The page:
News

Housing woes to opportunities

December 1, 2021
Council Column

Quesnel needs more housing: supported, affordable, seniors, rental, family, multi-unit, townhouse/row house, single-family residential, etc. This need will grow as we work with Northern Health to get our seniors’ care needs met locally, as more businesses expand their operations in town, and as Osisko Development Corporation’s Cariboo Gold project (formerly known as Barkerville Gold Mine) moves to full production in early 2024.

Yet, we have some very particular challenges when it comes to housing; challenges that will require us to be very creative and deliberate about how we meet both our current and future housing needs.

First, as much as house prices (and rental prices) have risen in Quesnel over the past few years, the market value of new development here is still nowhere near what is needed to attract large scale development. Most larger developers require a much faster and higher rate of return on their investment than they can currently get in Quesnel.

Second, we are land pinched; that is, we don’t have a lot of easily developable property left in the City limits. This is compounded by the fact we live in a geologically complex river valley that requires us to be sensitive on where and how we build due to slow moving landslides and floodplains.

Third, the large tracts of developable lands that do exist generally require significant infrastructure investment to extend into new areas or upsize current infrastructure needed (water, sewer, drainage, hydro, natural gas, roads, etc.) to create properly serviced lands to develop into housing units. To properly service an area is an added cost limiting returns for a developer seeking to build much needed housing here.

As a result of the challenges outlined above, we are going to have to be very creative and entrepreneurial in how we approach meeting our community’s housing needs, especially if we want all new housing to be built to the highest standards, including new standards for greenhouse gas emissions (e.g. net zero housing).

As part of the City’s comprehensive housing strategy, we enabled secondary suites and accessory housing (secondary dwelling, carriage house) in all areas of the City when we updated the City’s Official Community Plan and Zoning Bylaw. Expanding quality rental housing opportunities within our existing stock of single-family residential housing is potentially the quickest and most economical way to expand housing options in the City. We will be completing a community project to develop new BC Building Code ready building plans for a secondary dwelling and carriage house.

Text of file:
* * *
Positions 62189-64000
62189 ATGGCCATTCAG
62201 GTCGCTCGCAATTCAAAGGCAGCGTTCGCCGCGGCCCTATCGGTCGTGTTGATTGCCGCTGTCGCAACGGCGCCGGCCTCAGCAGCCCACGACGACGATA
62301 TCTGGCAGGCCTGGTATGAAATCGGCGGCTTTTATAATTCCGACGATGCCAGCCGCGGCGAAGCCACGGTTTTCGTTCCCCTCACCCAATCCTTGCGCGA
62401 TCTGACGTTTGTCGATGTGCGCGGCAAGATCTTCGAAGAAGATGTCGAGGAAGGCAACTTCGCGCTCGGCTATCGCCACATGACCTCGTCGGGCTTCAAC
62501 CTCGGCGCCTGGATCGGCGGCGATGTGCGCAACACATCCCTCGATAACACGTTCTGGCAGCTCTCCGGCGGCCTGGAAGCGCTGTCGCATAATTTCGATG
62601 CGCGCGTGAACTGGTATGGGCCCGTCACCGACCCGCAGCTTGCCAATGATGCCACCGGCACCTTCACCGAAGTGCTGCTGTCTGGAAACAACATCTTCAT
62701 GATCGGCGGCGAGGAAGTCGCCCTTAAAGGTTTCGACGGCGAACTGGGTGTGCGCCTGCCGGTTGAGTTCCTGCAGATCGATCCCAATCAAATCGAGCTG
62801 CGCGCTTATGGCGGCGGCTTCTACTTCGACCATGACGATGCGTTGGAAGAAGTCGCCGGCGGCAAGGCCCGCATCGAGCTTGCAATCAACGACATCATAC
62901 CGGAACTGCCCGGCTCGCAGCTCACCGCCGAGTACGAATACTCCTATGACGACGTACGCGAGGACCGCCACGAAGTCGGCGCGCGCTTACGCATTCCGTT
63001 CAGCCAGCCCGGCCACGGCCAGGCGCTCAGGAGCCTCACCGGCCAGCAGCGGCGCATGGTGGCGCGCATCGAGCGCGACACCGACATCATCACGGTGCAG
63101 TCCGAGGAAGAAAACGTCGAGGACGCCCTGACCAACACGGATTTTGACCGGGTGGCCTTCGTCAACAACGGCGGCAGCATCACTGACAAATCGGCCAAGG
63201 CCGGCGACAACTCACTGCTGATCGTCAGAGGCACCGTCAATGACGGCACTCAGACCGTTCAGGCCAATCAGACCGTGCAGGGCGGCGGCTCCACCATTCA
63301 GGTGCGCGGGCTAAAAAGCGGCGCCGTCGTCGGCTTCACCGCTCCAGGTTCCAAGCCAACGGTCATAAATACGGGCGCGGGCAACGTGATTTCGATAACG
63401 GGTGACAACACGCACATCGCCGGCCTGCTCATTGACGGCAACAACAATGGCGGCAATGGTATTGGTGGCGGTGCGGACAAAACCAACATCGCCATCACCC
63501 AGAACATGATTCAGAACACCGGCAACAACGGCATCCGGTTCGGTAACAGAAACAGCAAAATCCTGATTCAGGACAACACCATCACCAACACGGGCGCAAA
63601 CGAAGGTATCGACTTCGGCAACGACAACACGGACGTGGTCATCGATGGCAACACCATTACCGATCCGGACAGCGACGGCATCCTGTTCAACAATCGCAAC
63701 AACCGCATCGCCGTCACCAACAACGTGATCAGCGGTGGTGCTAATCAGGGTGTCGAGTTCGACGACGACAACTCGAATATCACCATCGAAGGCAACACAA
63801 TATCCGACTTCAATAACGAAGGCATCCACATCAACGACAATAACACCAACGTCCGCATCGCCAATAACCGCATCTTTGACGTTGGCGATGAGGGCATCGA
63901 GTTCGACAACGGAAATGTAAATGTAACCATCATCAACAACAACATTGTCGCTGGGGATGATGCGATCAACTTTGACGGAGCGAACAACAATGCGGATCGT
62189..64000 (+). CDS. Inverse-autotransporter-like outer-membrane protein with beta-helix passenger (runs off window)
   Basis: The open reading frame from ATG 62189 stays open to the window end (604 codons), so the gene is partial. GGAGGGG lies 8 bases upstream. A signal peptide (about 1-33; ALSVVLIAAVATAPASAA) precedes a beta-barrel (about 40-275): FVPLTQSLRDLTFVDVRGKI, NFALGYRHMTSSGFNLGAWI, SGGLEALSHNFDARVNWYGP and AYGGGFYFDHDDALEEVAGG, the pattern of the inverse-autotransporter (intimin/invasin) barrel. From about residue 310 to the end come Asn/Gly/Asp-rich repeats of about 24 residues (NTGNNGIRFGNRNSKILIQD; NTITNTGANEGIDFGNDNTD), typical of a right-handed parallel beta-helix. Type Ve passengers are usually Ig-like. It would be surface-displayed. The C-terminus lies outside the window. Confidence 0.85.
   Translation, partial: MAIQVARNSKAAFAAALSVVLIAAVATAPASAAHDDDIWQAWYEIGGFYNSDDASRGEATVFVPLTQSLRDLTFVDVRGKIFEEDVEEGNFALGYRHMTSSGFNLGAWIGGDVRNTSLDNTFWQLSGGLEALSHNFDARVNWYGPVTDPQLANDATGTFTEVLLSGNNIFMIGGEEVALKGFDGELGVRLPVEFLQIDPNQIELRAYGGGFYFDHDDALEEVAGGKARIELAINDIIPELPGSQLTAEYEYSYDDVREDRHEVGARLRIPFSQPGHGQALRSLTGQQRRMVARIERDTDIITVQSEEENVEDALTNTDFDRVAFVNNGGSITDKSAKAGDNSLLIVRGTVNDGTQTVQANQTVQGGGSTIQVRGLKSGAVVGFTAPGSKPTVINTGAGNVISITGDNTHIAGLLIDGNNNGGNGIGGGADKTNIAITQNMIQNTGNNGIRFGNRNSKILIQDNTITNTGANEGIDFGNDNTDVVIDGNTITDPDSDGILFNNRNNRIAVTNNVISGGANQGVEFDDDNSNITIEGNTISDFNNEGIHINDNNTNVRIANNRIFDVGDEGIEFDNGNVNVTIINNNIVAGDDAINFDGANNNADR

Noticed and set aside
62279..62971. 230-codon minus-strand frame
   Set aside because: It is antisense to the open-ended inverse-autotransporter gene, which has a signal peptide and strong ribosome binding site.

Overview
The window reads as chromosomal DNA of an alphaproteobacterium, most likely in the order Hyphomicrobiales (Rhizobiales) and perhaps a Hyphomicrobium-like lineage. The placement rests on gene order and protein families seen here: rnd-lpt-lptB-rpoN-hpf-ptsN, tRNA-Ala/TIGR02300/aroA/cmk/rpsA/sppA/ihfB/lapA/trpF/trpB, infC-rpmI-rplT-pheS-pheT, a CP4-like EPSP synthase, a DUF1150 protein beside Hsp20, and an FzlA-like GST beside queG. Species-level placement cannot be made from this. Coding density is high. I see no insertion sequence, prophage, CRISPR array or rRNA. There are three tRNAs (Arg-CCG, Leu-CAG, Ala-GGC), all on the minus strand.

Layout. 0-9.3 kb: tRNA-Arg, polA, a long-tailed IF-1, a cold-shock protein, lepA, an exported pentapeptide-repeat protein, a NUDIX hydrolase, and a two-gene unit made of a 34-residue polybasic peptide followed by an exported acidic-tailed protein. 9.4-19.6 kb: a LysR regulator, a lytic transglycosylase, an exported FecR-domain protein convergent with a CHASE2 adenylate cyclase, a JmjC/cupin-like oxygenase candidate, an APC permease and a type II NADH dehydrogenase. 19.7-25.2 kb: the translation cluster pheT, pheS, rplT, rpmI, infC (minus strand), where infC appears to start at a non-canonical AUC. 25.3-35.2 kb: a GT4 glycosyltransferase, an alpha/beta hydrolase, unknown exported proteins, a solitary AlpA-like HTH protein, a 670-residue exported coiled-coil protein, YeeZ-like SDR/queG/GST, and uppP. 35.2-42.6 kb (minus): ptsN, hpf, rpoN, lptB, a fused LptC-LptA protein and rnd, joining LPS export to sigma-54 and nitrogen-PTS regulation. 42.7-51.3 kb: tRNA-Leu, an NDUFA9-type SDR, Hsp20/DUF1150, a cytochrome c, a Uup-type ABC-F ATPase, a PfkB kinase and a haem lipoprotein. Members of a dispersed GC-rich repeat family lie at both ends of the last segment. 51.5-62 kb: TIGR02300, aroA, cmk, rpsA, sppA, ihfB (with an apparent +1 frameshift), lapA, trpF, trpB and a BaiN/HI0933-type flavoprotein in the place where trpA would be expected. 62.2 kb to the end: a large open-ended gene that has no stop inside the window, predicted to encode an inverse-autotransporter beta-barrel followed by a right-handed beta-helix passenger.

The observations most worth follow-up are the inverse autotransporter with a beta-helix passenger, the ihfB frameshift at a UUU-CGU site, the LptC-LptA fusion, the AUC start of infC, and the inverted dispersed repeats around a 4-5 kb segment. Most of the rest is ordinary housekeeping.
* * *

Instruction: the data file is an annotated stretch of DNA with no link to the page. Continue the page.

We’ve also created an incentive package for new housing development that includes a five- or ten-year property tax relief, as well as a waiving of development cost charges.

We have identified developable properties owned by the City and have open RFPs for developers to provide proposals for multi-unit developments. There are opportunities available on Kinchant Street and Neighbour Road.

We have seen the development of four large non-profit housing projects in the City over the last few years and have a couple of projects that are on the books but awaiting funding sources. Our Development Services Department has seen a substantial increase in interest from market housing developers over the past couple of years (and a record number of building permits have been issued), but we are still looking for market housing projects to fill the needs identified. Our team is continuing to work with developers to encourage the investments needed to prepare for the housing demands we are anticipating.

If you have creative ideas about how we can expand our housing opportunities in Quesnel and attract more housing development, we’re all ears. Please share your ideas by emailing us at cityhall@quesnel.ca.

Mayor Bob Simpson

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